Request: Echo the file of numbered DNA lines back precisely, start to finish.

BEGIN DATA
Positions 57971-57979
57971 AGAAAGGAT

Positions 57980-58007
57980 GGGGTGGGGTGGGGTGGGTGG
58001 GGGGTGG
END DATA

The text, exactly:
Positions 57971-57979
57971 AGAAAGGAT

Positions 57980-58007
57980 GGGGTGGGGTGGGGTGGGTGG
58001 GGGGTGG